Some of us don’t like change, but if you want your business to grow, change is necessary. So if you’ve been clinging onto the belief that you don’t need ‘fancy’ business software to help your company grow, this short video from CA explains how every business is a software business.
In recent times, we have all become familiar with cloud services and the idea that not everything needs to be on the server within a business. A new addition to these style of services is known as the Software as a Service or SaaS. But what is it and what potential pros and cons are there for the average business? We had a brief look at SaaS in a previous post, but we wanted to go into things in a bit more detail, looking at the pros and cons, so you can decide if it’s someting that might be right for yiur business.
For many years, the model was simple – if you wanted a piece of software, you bought it to install on your system, with an on-premise license that incorporated the number of users within your organisation. This meant that the software seller got a big payment from you at the beginning and then hoped you took upgrades and add-ons during the life of the software. The biggest problem with this was that the business could find it had spent a lot of money on software and it didn’t do what they needed. The initial cost also priced out small and even medium sized companies.
The development of the internet, with high speed connections and reliability of service, has forever changed how businesses obtain and use software. The newest version of these concepts are the Software as a Service distribution model and this is becoming increasingly popular with businesses around the world. It allows both businesses and consumers to lease pieces of software that are delivered over the internet. The flexibility and affordability of these service mean that revenues from SaaS look set to reach $106 billion by next year, a growth of 21% over 2015.
All of this sounds great for businesses but then natural scepticism comes on – is it really as good as it sounds? What are the downsides?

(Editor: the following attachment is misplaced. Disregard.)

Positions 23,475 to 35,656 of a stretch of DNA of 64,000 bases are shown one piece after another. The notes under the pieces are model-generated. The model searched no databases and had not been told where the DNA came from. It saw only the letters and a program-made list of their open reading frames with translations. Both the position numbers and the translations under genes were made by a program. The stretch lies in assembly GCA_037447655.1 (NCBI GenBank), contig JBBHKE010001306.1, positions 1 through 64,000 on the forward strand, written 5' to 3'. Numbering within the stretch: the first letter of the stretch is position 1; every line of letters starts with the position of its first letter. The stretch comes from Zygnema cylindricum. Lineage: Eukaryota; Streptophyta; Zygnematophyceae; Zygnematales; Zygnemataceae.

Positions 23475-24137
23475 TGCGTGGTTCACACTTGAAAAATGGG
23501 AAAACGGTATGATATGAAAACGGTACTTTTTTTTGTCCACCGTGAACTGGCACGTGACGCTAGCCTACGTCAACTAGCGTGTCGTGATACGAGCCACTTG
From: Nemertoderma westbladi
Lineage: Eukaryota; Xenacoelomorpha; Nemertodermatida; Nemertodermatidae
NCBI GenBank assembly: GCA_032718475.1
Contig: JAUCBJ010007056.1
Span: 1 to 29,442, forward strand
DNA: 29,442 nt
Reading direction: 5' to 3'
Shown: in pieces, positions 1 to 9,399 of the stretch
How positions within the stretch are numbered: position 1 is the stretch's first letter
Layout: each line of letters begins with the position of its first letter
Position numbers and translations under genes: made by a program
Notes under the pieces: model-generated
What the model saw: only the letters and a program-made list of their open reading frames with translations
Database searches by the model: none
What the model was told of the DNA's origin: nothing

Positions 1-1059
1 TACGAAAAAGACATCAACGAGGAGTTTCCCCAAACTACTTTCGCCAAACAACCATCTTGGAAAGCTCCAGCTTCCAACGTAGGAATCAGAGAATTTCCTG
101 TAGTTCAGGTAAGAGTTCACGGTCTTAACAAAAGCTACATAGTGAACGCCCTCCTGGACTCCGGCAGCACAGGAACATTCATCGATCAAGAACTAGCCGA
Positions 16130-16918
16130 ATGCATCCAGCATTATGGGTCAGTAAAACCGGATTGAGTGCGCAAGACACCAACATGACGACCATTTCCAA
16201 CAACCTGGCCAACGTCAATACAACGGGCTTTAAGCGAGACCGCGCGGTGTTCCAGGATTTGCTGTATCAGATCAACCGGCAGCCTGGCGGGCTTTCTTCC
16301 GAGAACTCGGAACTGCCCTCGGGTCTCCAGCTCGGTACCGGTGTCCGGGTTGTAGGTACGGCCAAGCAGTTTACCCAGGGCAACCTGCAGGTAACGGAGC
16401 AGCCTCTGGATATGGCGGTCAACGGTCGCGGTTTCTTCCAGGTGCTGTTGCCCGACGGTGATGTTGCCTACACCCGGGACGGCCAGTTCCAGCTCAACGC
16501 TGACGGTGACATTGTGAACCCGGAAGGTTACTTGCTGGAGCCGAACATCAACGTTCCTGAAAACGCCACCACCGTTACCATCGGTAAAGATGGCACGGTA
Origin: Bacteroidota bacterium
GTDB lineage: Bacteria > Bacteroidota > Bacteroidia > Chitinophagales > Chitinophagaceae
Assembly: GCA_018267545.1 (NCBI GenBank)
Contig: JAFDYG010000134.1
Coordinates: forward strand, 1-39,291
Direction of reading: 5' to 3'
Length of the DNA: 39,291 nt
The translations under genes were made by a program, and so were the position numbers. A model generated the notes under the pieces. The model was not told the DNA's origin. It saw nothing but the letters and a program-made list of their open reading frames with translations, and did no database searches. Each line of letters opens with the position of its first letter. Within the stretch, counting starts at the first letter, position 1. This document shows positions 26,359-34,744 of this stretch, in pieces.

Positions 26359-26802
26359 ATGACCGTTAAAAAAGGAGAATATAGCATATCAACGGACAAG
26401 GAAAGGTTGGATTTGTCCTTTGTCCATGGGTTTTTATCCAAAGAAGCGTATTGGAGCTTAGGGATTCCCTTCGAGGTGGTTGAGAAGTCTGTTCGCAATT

Firstly, the pros in favour of using SaaS. For starters, affordability is definitely a huge benefit for any size company. Because the software is leased rather than owned, the pricing is completely different. Ongoing subscription fees, often on a monthly basis is the normal payment method and allows businesses to pay for only what they need rather than a set package. It is also simple to increase the license if you add more employees or decrease it if you reduce your numbers.
The internet basis of the software makes it quick to install and to update and is easy to move from one location to another if your employees work in different locations, such as working from home.
The biggest potential problem with SaaS is that if you lose your internet connection, you lose the ability to access the software. So while your business may be able to operate without the internet, you could be hampered by a loss of software.
Infrastructure needs also to be good enough to handle the software needs and if you are based in an area with limited bandwidth, then operating these internet-based software programs may be tricky or time consuming.
The biggest worry about the internet in general is security and this concern can also effect cloud systems and SaaS software. This can be as much with the business themselves as with the software and up to date security protections are essential for both parties.